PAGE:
We have an epidemic where I live, from what I hear from several people around my hometown, and from what I have seen and encountered personally, and that is this: teenagers today are more disrespectful than ever.
Before you slay me over that statement, know that I do not mean EVERY single teenager in this town. But it is definitely the new normal.
I'll give you an example. My husband had the opportunity to talk to someone's parents over how fast he caught their teen son driving down our street. Our speed limit in my town within any neighborhood area is 20 mph. When he talked to the parent, he encountered a parent who defended their teen's reckless driving and actually was irritated that my husband even said anything. The only reason my husband said anything in the first place is because our youngest son was struck by a car when he was seven years old. He was okay, but had that person been going over the speed limit, it would have ended very differently.
No longer are these the days when the parents are embarrassed by kids' bad behavior. Instead, parents get mad at anyone who questions their kid or their behavior. I know of a lot of teachers who will attest to this. Call me old fashioned, but this is not the way it should be, at least, in my humble opinion.
We are always complimented on our own sons and how nice they are, and I don't say that to brag, but to say that it is very possible to raise well behaved, respectful kids in this day and time. I have ONE practical tip for this that I thought I would share, and this is the main thing we have done in our twenty years of parenting.
I used to know someone who would get onto their kid for something they did one time, and then the next time the kid did the same thing, the parents would let it go, totally ignoring the blatant disobedience.
Oh, friends. You cannot do this. Kids are so very smart, and they will always try their best to push buttons. And a lot of the time, they will come close to succeeding! But do not give up.
If you have a child who knows the rule in the house is no drinks anywhere except for the kitchen, and they continually ask to take it out of that room anyway, or if they continually disobey you, then punish the child. This is not a post about discipline or what style is best, because each child is different and there is no magical solution for them all that will work on kids everywhere. If you have a child who loves to watch movies, then take away an afternoon of movies. For the discipline to work, it must COST the child something.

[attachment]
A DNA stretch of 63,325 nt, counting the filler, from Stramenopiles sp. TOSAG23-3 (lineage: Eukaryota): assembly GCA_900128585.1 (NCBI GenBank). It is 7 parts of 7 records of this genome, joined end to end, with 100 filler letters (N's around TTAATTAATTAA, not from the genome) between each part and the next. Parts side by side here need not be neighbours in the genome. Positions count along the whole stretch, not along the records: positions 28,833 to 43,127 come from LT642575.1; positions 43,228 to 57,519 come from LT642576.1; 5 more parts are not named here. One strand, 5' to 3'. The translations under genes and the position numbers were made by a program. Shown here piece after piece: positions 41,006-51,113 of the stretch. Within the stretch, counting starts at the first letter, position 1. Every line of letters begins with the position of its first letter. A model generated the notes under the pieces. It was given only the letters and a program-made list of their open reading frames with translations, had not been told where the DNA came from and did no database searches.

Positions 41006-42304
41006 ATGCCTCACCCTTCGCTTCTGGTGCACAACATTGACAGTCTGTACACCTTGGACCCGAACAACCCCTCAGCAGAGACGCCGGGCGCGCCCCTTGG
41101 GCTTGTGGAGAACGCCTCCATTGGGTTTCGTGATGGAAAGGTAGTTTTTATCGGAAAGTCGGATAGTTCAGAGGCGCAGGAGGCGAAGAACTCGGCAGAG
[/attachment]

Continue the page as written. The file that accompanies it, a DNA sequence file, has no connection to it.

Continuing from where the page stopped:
Let me repeat that: for the discipline to work, it must cost the child something.
Do not give up, even if it is the seven hundredth time in a row. I promise you, if they know the boundaries, and that you mean business, the child will get the point.
Now that is a silly example, and while they're young, it's an understandable rule. But also know that as kids grow up, the rules should change some. Meaning, if now that child is a teenager and more responsible, trust him/her with a drink upstairs!
We are not super strict parents, and we never have been. For instance, movies with a little bad language is not a big deal to us. We don't say bad words in our house, we haven't since our kids were old enough to repeat us, but we know that we live in a world where most people curse. We are Christians, and we know that we live by a pretty high standard. But truthfully, we know the world around us is different and they don't act like we act. We don't judge people for what they do or how they talk, but we ourselves act differently.
We also have never really given any of our sons a curfew. Now, that being said, once they reach the driving age, our town has a curfew, and we do make them abide by that. But as long as we know where they are and who they're with and exactly what they're doing, we don't give them a curfew. So far, in our twenty years of being parents, this has worked, with much prayer on my part.
Because of the way our sons have been raised, with consistency and with good manners, they've grown into fine young men. They are extremely well mannered when they're around other people, and though they may not be quite as nice here at home, that's okay. Home is their safe place, and if they're a little grumpy and not in the mood to talk or smile, I totally understand, because I can be that same way sometimes. They have known what was expected of them, and they know it is never acceptable to treat someone in a way that is disrespectful.
They are nowhere near perfect, I promise, and I have been on the receiving end of hearing about something dumb one of them did. But you know what? I'm not perfect either, and never will be. As the Lord has forgiven me of my sins, so must I forgive them for when they're not acting quite right. I'll leave you with a picture of them with my dad that was taken a decade ago. In my mind, they should still be these ages!
They were pretty cute. ;)
But here is more of what they look like now, though the two younger ones are much taller. This was from Drew's graduation a year ago.
Be consistent. Remember, nobody is perfect, and extend to them forgiveness and some grace. But do these things well, and I promise you, your children will grow into fine adults who will then have and raise more children like them.
Thanks for reading. I pray you're encouraged in this crazy journey of parenting.
This post comes from the TODAY Parenting Team community, where all members are welcome to post and discuss parenting solutions. Learn more and join us! Because we're all in this together.